CEN Case Reports

, Volume 7, Issue 2, pp 288–291 | Cite as

Development of antibody mediated rejection shortly after acute cellular rejection in a pediatric kidney transplantation recipient

  • Mari OkadaEmail author
  • Koichi Kamei
  • Kentaro Matsuoka
  • Shuichi Ito
Case Report


Acute rejection is a major cause of graft loss in patients with kidney transplantations. However, the appropriate timing for performing a biopsy is often difficult to gauge in a clinical settings. We encountered an 8-year-old boy in whom antibody mediated rejection (AMR) associated with de novo donor-specific antibody (DSA) developed shortly after an episode of type IA acute cellular rejection (ACR). He had received a preemptive ABO-compatible kidney transplantation due to bilateral renal hypoplasia. Type IA ACR developed 2 months after transplantation and was successfully treated with methylprednisolone pulse therapy (MPT) and gusperimus hydrochloride. However, 4 months after transplantation, his serum creatinine level increased again. We decided to perform an additional biopsy despite having done the previous biopsy only a short time ago. Marked infiltration of inflammation cells in the peritubular capillaries (PTCs) with positive C4d staining was observed. AMR associated with de novo DSA with type IB ACR was newly diagnosed because DSA was not detected and the crossmatch test was negative before transplantation. He immediately received two courses of plasma exchange (PE), three courses of MPT, and rituximab. He confessed to non-adherence and underwent a patient education program with his family again. To date, no cases of AMR associated with de novo DSA shortly after ACR have been reported. Our experience lends support to the ‘episode biopsy’ method in which a biopsy is performed for each episode of serum creatinine increase as recommended by The Kidney Disease: Improving Global Outcomes (KDIGO) Transplant Working Group.


Kidney transplantation Antibody mediated rejection De novo donor-specific antibody 



The authors thank Dr. J. Tang from the Department of Education for Clinical Research, National Center for Child Health and Development, for his assistance with editing the manuscript.

Compliance with ethical standards

Human and animal rights

This article does not contain any studies with human participants or animals performed by any of the authors.

Human and animal rights

This article does not contain any studies with human participants or animals performed by any of the authors.

Informed consent

Informed consent was obtained from the patient included in this article.


  1. 1.
    Heilman RL, Nijim A, Desmarteau YM, Khamash H, Pando MJ, Smith ML, Chakkera HA, Huskey J, Valdez R, Reddy KS. De novo donor-specific human leukocyte antigen antibodies early after kidney transplantation. Transplantation. 2014;98:1310–5.CrossRefPubMedGoogle Scholar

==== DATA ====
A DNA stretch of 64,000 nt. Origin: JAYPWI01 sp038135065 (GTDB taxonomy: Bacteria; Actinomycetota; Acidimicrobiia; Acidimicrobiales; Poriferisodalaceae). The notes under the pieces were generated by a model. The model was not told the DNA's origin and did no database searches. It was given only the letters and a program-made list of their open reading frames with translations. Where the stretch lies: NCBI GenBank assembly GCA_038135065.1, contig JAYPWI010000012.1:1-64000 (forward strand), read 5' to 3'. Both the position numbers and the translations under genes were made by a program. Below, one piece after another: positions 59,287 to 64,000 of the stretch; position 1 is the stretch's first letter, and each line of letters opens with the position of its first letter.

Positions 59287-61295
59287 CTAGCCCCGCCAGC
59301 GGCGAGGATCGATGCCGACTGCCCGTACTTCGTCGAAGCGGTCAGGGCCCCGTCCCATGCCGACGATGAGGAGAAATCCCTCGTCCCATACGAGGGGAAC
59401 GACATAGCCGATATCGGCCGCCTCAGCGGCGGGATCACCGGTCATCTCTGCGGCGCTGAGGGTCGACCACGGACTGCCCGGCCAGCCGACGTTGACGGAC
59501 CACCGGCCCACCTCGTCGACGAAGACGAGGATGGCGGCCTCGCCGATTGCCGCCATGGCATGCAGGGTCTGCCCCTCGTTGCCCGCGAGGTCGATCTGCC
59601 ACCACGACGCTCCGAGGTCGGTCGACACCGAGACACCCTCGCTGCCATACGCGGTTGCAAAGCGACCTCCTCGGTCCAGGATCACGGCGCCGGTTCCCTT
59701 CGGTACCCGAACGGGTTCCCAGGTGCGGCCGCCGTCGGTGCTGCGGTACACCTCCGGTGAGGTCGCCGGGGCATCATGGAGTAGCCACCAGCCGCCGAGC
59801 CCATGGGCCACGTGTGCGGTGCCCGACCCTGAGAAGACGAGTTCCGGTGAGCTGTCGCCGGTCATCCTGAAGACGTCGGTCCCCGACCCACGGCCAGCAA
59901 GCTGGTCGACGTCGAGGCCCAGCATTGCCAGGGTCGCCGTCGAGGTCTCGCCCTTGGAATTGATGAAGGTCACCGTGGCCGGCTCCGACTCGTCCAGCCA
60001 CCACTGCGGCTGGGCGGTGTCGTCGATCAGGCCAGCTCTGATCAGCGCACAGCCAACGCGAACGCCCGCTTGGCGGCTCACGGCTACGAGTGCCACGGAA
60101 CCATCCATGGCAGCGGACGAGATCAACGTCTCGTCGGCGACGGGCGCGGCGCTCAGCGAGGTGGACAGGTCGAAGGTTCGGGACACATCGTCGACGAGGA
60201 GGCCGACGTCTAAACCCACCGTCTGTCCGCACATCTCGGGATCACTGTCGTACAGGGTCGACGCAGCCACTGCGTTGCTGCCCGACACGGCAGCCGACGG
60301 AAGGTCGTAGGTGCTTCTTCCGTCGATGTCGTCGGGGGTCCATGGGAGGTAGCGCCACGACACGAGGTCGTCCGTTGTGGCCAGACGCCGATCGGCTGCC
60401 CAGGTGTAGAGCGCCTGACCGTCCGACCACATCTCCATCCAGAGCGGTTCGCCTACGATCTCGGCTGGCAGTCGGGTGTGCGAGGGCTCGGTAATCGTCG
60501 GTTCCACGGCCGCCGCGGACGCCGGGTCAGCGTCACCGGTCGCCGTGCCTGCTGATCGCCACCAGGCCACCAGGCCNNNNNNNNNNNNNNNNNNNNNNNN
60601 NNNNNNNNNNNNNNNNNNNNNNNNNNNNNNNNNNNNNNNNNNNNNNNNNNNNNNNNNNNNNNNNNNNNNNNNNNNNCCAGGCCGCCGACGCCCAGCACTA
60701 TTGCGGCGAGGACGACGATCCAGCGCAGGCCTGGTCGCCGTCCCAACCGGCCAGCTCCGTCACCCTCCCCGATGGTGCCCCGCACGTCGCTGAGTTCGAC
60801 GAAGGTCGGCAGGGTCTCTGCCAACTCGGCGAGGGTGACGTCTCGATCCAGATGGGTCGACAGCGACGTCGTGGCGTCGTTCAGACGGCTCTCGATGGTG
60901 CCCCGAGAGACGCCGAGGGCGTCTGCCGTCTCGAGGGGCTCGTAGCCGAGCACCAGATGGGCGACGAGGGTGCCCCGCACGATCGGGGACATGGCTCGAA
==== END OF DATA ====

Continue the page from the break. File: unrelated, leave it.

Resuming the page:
2. 2.
    Devos JM, Patel SJ, Burns KM, Dilloglou S, Gaber LV, Knight RJ, Daber AO, Land GA. De novo donor specific antibodies and patient outcomes in renal transplantation. Clin Transpl.2011: 351–8.Google Scholar
  3. 3.
    de Kort H, Willcombe M, Brookes P, Dominy KM, Santoz-Nunez E, Galliford JW, Chan K, Taube D, McLean AG, Cook HT, Roufosse C. Microcirculation inflammation associates with outcome in renal transplant patients with de novo donor-specific antibodies. Am J Transpl. 2013;13:485–92.CrossRefGoogle Scholar
  4. 4.
    Ginevri F, Nocera A, Comoli P, Innocente A, Cioni M, Parodi A, Fontana I, Magnasco A, Nocco A, Taglimacco A, Sementa A, Ceriolo P, Ghio L, Zecca M, Cardillo M, Garibotto G, Ghiggeri GM, Poli F. Posttransplant de novo Donor-specific antibodies identify pediatric kidney recipients at risk for late antibody-mediated rejection. Am J Transpl. 2012;12:3355–62.CrossRefGoogle Scholar
  5. 5.
    Kidney Disease: Improving Global Outcomes (KDIGO) Transplant Work Group. KDIGO clinical practice guideline for the care of kidney transplant recipients. Am J Transpl. 2009; 29(Suppl 3):S1–S155.Google Scholar
  6. 6.
    Wiebe C, Gibson IW, Blydt-Hansen TD, karpinski M, Ho J, Storsley LJ, Goldberg A, Birk PE, Rush DN, Nickerson PW. Evolution and clinical pathologic correlation of de novo donor-specific HLA antibody post kidney transplant. Am J Transpl. 2012;12:1157–67.CrossRefGoogle Scholar
  7. 7.
    Lefaucheur C, Loupy A, Vernerey D, Duong-Van-Huyen JP, Suberbielle C, Anglicheau D, Verine J, Beuscart T, Nochy D, Bruneval P, Charron D, Delahpusse M, Empana JP, Hill GS, Goltz D, Legendre C, Jouven X. Antibody-mediated vascular rejection of kidney allografts: a population-based study. Lancet. 2013;381:313–9.CrossRefPubMedGoogle Scholar
  8. 8.
    Sawinski D, Forde KA, Trofe-Clark J, Patel P, Olivera B, Goral S, Bloom RD. Persistent BK viremia does not increase intermediate-term graft loss but is associated with de novo donor specific antibodies. J Am Soc Nephrol. 2015;26:966–75.CrossRefPubMedGoogle Scholar
  9. 9.
    Everly MJ, Everly JJ, Arend LJ, Brailey P, Susskind B, Govil A, Rike A, Roy-Chaudhury P, Moqilishetty G, Alloway RR, Tevar A, Woodle ES. Reducing de novo donor-specific antibody levels during acute rejection diminishes renal allograft loss. Am J Transpl. 2009;9:1063–71.CrossRefGoogle Scholar
  10. 10.
    Genberg H, Hansson A, Wernerson A, Wennberg L, Tydén G. Pharmacodynamics of rituximab in kidney transplantation. Transplantation. 2007;84(12 Suppl):S33–S36.CrossRefPubMedGoogle Scholar

Copyright information

© Japanese Society of Nephrology 2018

Authors and Affiliations

  1. 1.Department of PediatricsMusashino Red Cross HospitalMusashinoJapan
  2. 2.Division of Nephrology and RheumatologyNational Center for Child Health and DevelopmentTokyoJapan
  3. 3.Division of PathologyDokkyo Medical University Koshigaya HospitalKoshigayaJapan
  4. 4.Department of Pediatrics, Graduate School of MedicineYokohama City UniversityYokohamaJapan

Personalised recommendations